As an employee, you have everything done for you like deductions and some taxes take at source. As a self employed person, it’s like you’re going to need to do these yourself now. Here are some tips that I had to learn and has helped me save hundreds of dollars by doing them.
1. Getting Behind on Book-keeping
Book-keeping is such a pain for me. I was always good at math so you would think that it would predipose me to also being good at book-keeping, but it’s not the case. If you’re like me, you would you find your person or fiscal year-end to be an extremely painful exercise.
Not making excuses here but my bank also doesn’t make it easy. For some reason, my bank doesn’t allow for an easy way to download my banking transactions through a .CSV file. Well it does, but only for the past three months. I tend to skip doing these tasks every quarter so I end up having to do them through copy and paste on my PDF formatted statements.
- Set yourself a reminder every quarter to download your banking transaction and start organization it in whatever software you use, Quickbooks, Freshbooks or And Co.
2. Note All Your Deductions
I have a box where I keep my physical receipts. In most taxing jurisdictions you have to keep your records for a certain amount of time (mine is 6 years) so I need the physical box.
What I’ve also been doing is using a app to take a picture and PDF it to me right away. So, as soon as I get a receipt I use my phone to scan it in, it PDF’s it and I can add notes to it as well to remember the reasons why it can be considered an expense.
I’ve used this Lens iOS app from Microsoft, but there are ones for Freshbooks too and this app called ‘And Co’ (don’t ask me why that’s the name) that helps you track your self employed expenses better.
Once again, not letting it fester will go a long way to not having this big pile of work to do at year-end. With a mobile phone, you can do it anytime now and as close to getting receipt or issuing your invoice as soon as possible.
- Use a app on your phone, or use your camera phone to take a picture of the receipts right after you make payment.
3. Interviewing Accountants
You likely want an accountant who has experienced with those we are self employed.
Ask your network of friends and family who uses an accountant and get up to 7 accountants to do a ‘meet-n-greet’. During the interview ask them if they have experience with self-employed workers and for how long. Tell them a bit of your situation and see if they are already giving some advice to you just on the call.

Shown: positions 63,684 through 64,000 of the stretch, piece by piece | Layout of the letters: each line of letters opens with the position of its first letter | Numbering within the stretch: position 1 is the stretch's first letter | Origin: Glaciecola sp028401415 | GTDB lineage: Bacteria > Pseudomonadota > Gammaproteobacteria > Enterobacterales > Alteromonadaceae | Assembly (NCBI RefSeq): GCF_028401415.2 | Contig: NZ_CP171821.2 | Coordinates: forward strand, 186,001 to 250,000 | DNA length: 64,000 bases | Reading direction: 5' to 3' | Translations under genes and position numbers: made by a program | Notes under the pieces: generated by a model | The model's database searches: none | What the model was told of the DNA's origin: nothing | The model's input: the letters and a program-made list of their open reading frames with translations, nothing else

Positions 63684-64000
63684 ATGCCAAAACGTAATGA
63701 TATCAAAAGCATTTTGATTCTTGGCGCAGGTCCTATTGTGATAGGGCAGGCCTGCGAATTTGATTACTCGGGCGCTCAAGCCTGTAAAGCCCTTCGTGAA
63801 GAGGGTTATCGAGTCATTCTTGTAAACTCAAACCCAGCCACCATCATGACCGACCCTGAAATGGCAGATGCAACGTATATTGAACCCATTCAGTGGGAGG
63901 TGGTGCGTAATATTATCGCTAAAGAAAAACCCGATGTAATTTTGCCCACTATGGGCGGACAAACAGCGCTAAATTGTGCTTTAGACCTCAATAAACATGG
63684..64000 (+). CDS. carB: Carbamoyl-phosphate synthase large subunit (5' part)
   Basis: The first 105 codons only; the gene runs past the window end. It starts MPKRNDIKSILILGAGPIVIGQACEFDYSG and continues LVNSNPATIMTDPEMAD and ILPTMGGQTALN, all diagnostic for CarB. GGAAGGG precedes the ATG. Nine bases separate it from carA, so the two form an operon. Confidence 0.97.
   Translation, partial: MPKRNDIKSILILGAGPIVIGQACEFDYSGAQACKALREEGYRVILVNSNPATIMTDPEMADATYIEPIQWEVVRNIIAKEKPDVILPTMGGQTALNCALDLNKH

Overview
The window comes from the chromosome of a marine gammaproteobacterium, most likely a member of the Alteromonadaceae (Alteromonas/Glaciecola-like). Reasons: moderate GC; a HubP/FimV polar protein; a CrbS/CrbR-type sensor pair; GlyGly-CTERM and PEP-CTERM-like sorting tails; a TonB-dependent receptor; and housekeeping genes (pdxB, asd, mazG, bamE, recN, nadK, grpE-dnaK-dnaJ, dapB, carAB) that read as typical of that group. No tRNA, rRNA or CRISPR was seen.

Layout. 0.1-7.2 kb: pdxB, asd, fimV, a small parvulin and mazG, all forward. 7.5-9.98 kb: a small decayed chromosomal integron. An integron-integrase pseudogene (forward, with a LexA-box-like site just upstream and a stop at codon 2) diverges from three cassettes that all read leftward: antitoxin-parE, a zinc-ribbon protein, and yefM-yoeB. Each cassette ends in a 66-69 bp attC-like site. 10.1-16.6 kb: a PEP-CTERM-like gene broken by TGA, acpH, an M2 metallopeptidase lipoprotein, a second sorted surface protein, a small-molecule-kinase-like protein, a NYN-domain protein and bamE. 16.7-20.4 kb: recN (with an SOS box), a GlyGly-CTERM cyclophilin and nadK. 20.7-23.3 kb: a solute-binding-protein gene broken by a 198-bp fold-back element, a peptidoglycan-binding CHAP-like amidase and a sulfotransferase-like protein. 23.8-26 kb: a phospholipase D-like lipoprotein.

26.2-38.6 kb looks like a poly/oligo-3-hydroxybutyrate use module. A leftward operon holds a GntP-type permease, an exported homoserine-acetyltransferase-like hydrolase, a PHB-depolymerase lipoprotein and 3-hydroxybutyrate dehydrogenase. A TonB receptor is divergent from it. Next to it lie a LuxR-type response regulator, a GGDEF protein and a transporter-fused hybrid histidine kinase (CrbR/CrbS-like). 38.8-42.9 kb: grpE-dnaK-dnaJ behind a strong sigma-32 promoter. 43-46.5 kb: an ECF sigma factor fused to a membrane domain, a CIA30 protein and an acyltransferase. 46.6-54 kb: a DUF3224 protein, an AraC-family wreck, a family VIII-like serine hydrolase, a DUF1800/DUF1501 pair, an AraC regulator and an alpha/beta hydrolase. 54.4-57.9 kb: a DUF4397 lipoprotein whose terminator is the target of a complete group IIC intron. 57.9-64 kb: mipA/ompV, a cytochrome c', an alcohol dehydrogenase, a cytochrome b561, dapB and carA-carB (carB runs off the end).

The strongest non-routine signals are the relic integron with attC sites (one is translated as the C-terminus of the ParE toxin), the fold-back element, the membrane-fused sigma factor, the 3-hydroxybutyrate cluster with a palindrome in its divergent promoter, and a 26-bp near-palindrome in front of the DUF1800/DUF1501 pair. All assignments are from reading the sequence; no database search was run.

I had one accountant referred to me and even before I was a paying client, she gave me some advice to take home that I could use for my personal taxes. I didn’t end up going with her because she doesn’t have foreign tax experience (which I need), but she left a great impression on me that I recommend her my friends who have her as an accountant today.
How I arrived at my accountant was through a referral from an accelerator network I joined. The accounting firm that I was referred didn’t have the experience I needed for my business, but she knew another firm down the hall from her office that did. That’s how I have my accountant today!
- Ask your friends and family — those in your network for which accountants they use. Do a Google search on them and interview 5-7 accountants to see if they are helpful on the phone and if they meet your specific self employed needs.
4. Fees, Fees, Fees.
These are sneaky little things that come up. Your payments and invoicing processor will take a cut of every transaction that you have and the bank will take a cut of every transaction you debit or credit from you checking accounts. Transactions can either be fixed or a percentage of the transaction.
I find these fees to add up to a lot over time. I recently found out that my bank charges me a monthly fee for transaction I use for the month. I was non too happy about this and I’m actively looking for another bank that is just happy to hold my money for me without unnecessary fees.
While I know it’s the cost of doing business, for a newly self employed worker, it’s not like we are making goobs of money yet so these fees add up to a lot.
I find Stripe and PayPal to both be reasonable when it comes to take a fee for payments processing.
As for banks there are many out there who are online banks only and therefore don’t have the high overhead of branches. They are offer self-employed workers better prices or even no fees for processing transactions.
- Do a Google search to see what community banks can offer you as non-fee banking. Most banks have special rates and conditions for self-employed workers so do ask about that. I know the hassle of making the switch can be annoying, but in the long run, not paying monthly fees of ($10 to $100) can add up quickly for a small business owner like yourself.